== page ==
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The Science Behind The Virtual Wind Tunnel

Many people ask how the virtual wind tunnel works. So here it goes...


Step 1: Panelize To Get Velocities

The key to estimating a non-stalled airfoil's aerodynamic coefficients is to accurately predict the surface pressure. And the key to finding this is to know the air velocities on the airfoil surface. Back in the 1960's, a couple of researchers at the Douglas Aircraft Company developed a technique that was robust enough for arbitrary airfoil shapes and fast enough to be solved on existing digital computers. These two researchers, J. L. Hess and A.M.O Smith, developed a method that takes a smooth airfoil and breaks it up into many flat facets, or panels. Then they distributed sources (the potential flow kind) on each of the panels and, via a tri-diagonal matrix solver, backed out the strength of those individual sources. With that knowledge, they predicted the surface velocities. This method proved to be very accurate for non-stalled airfoils.

The method has been improved through the years, but the general panelizing of airfoils is called a panel method and is still the technique of choice for most fast preliminary analysis software packages. It can even be extended to three-dimensional surfaces; products like CMARC and VSAERO use these techniques. DesignFOIL uses a modern variation on the Hess & Smith method that is proprietary.

Once you know surface velocities, you can calculate surface pressure coefficients with the following equation:

Cp = 1-(V/Vinf)^2



Step 2: Lift & Pitching Moment Coefficients

With an accurate representation of the pressure coefficients, you can accurately measure the non-stalled lift and pitching moment coefficients. It's just a matter of summing around the airfoil panels. The drag coefficient, however, is much more complicated.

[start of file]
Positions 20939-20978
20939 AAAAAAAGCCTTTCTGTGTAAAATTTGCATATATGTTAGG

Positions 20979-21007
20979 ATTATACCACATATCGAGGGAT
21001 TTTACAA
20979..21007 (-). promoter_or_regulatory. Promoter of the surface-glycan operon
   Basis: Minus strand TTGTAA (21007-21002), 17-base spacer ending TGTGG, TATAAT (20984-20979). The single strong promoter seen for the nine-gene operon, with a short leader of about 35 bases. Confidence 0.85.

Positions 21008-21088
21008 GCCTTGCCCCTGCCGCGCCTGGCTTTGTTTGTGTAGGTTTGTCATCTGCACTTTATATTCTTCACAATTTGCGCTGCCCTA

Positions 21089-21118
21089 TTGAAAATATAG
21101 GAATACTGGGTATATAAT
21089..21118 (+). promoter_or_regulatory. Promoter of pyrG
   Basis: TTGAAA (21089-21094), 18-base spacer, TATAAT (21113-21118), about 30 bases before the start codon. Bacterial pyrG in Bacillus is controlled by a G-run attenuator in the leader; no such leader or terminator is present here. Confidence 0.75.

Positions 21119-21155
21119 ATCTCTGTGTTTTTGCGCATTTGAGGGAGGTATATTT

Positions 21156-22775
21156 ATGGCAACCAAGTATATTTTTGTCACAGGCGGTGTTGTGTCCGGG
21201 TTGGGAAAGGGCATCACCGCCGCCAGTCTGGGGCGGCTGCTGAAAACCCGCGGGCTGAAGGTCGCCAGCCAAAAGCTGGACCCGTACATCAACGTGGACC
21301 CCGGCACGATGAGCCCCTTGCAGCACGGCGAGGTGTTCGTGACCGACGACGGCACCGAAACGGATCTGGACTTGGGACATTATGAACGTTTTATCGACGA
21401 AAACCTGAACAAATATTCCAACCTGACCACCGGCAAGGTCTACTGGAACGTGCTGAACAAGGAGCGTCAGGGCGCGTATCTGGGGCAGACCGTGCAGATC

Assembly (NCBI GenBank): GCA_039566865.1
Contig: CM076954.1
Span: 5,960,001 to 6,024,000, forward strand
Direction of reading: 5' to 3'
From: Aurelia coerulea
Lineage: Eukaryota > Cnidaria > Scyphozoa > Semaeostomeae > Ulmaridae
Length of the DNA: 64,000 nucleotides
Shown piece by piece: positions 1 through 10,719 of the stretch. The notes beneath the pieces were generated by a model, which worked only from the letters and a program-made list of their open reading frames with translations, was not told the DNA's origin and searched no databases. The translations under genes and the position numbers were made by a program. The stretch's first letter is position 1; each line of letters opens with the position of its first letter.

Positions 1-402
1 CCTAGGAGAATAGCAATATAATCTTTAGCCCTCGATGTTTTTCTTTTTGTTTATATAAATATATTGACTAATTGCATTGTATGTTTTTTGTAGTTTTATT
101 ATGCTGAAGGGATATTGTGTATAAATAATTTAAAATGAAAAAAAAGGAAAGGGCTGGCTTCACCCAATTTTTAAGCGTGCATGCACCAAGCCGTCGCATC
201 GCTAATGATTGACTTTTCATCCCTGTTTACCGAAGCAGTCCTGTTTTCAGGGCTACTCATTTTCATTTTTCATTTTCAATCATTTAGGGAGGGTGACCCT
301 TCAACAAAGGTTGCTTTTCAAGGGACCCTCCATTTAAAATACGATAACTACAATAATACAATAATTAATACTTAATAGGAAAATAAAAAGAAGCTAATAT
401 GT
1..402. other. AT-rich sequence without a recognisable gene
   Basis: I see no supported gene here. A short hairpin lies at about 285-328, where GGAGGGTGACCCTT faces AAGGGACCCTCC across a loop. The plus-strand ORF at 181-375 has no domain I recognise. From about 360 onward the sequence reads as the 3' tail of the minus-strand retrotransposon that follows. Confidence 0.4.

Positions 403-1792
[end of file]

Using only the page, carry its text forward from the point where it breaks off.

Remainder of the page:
Step 3: Boundary Layers & Drag Coefficient

Given a velocity distribution, one can use an integral method for predicting the shape of the boundary layer profile at various stations along the airfoil. DesignFOIL uses an incompressible approximation method based on von Karman and Pohlhausen. With boundary layer thicknesses known near the trailing edge, the drag coefficient is then calculated using the method developed by Squire and Young.


Step 4: Maximum Lift Coefficient

An accurate prediction of maximum lift coefficient is the holy grail of 2D airfoil analysis routines. The reason it is difficult is because separated flow is nonlinear, time-dependent, and very difficult to model. As such, several techniques have been developed by various people. DesignFOIL takes a new and novel approach of basing maximum lift coefficient on statistical analysis of empirical data. By analyzing an enormous amount of data, taking a look at geometric factors and Reynolds effects, I've developed a technique that predicts a maximum lift coefficient and blends it into the polar plots seemlessly. Generally you will find that DesignFOIL predicts conservative maximum lift coefficients.